Yes, the Twitter redesign is different. No, there are parts of it I don't like either. But yes, it is better for Twitter. Too much is being made of how it's changing too much and it's not the same way it was 5 years ago. People say the same thing about Facebook, and last time I checked, they're doing pretty well.
Twitter is not the same service it was even 2 years ago. Twitter has changed from what was essentially a combination of a text messaging replacement and a group messaging system to a communication platform. It has evolved far beyond what anyone, myself included, thought it could. The recent changes to Twitter make that more evident than ever. Twitter has become more about connecting people and discovering information. It should be no surprise that "connect" and "discover" are two words that feature prominently in the new Twitter design, but more on that later.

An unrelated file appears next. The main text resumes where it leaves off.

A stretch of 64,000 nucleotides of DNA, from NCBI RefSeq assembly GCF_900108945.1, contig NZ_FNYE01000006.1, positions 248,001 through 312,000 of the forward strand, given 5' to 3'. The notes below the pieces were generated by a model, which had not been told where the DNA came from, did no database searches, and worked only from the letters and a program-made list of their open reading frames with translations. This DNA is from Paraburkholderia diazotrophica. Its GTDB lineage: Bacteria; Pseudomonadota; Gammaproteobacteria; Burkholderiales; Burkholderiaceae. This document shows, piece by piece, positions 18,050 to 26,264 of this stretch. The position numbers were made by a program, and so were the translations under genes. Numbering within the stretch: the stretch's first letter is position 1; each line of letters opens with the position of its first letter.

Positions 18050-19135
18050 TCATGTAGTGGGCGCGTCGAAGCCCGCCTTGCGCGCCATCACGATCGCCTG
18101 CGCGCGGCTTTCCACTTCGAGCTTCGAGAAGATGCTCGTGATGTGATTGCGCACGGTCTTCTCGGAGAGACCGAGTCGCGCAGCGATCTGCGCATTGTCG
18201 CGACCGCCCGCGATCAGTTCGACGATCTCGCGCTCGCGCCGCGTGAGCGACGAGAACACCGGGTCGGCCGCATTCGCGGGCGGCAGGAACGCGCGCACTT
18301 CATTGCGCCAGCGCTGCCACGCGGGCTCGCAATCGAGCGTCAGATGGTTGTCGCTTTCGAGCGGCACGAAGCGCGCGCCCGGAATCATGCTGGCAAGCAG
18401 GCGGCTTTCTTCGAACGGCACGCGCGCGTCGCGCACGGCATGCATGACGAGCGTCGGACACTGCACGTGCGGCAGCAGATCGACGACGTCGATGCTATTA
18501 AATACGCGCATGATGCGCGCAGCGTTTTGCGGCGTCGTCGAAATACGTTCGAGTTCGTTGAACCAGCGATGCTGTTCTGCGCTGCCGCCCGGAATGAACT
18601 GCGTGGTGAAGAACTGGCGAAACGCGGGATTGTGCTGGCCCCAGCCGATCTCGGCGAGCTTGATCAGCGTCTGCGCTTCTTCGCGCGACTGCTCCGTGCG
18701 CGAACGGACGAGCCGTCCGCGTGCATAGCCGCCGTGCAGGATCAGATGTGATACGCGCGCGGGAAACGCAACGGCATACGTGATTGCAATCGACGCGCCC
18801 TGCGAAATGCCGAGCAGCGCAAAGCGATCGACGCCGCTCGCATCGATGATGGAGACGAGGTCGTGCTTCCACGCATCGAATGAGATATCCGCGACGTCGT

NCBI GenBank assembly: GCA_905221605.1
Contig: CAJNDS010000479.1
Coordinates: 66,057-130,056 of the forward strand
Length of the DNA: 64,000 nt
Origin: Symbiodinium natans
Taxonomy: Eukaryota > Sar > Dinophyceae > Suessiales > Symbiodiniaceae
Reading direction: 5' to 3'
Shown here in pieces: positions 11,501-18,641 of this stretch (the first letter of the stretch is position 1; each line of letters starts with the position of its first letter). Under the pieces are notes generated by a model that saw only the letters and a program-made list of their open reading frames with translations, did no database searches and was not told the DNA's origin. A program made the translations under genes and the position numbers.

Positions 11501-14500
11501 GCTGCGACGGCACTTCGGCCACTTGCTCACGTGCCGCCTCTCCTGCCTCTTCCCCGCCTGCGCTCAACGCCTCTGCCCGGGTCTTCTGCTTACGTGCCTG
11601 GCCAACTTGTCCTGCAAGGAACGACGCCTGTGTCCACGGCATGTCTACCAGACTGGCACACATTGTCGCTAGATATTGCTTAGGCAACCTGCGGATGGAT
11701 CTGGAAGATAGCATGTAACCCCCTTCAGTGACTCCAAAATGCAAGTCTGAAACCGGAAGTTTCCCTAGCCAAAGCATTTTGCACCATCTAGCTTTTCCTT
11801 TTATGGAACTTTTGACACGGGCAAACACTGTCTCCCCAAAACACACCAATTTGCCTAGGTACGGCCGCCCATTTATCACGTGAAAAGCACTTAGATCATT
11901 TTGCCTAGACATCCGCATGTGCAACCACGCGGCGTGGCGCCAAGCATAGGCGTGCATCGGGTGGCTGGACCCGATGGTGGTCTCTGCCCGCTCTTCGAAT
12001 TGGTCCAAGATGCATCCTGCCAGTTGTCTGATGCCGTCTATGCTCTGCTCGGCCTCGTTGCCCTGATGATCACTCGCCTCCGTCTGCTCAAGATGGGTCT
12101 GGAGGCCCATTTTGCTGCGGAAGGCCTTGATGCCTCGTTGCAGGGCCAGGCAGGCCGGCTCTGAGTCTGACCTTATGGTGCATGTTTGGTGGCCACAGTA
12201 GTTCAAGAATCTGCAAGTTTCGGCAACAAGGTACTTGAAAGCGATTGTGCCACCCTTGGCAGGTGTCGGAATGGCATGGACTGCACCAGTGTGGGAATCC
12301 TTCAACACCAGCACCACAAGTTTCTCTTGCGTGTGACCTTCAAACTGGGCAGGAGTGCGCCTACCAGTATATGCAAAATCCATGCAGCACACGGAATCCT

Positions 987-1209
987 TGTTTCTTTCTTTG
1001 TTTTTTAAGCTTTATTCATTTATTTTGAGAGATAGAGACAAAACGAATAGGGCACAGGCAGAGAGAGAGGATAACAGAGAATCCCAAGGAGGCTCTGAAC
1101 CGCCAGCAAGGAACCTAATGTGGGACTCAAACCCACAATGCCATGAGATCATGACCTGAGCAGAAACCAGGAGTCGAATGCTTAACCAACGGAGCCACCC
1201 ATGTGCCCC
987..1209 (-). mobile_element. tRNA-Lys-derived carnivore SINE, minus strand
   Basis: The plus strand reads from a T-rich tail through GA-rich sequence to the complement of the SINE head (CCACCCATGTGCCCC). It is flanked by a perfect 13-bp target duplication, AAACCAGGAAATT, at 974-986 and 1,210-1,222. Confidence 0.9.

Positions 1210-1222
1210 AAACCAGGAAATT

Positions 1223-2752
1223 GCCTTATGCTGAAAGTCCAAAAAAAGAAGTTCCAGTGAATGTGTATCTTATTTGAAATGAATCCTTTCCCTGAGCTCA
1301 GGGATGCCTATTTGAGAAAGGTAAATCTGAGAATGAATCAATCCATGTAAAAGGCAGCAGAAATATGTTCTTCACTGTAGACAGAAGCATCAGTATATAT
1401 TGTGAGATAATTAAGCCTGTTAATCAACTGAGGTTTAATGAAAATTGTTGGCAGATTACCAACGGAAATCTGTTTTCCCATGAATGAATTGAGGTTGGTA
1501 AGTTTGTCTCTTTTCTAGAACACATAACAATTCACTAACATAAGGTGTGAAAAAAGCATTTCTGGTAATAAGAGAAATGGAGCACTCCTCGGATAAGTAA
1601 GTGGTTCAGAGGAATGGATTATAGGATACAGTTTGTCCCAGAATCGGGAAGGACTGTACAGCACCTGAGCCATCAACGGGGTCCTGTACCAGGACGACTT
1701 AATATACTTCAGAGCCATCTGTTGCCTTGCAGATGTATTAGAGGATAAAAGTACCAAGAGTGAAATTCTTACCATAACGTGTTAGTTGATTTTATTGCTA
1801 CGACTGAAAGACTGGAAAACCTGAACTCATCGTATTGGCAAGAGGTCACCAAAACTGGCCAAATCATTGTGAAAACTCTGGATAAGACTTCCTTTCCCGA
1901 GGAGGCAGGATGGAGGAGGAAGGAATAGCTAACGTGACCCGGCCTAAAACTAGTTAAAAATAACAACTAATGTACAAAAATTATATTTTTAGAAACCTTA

As simple of a concept as Twitter is, it actually hit a point where it did become very complicated to use, especially for newer users. The first time you see "RT @wunderbar this #coke commercial is so #winning: bit.ly/1234" (note that is not a real link), how are you supposed to make sense of that? RT, what does that even mean? What is the email sign doing there? why are we putting pound signs in front of random words, and what is this bit.ly thing? It may seem trivial to those of us who have been using Twitter for years, and in some cases literally invented some of those things. (@replies, hashtags, and retweeting were all originally things users did to try to overcome shortcomings of the service that Twitter eventually embraced and built into the service.) Twitter, in all of the simplicity, was becoming complicated. The new design is there specifically to tty to make it simple and more accessible again.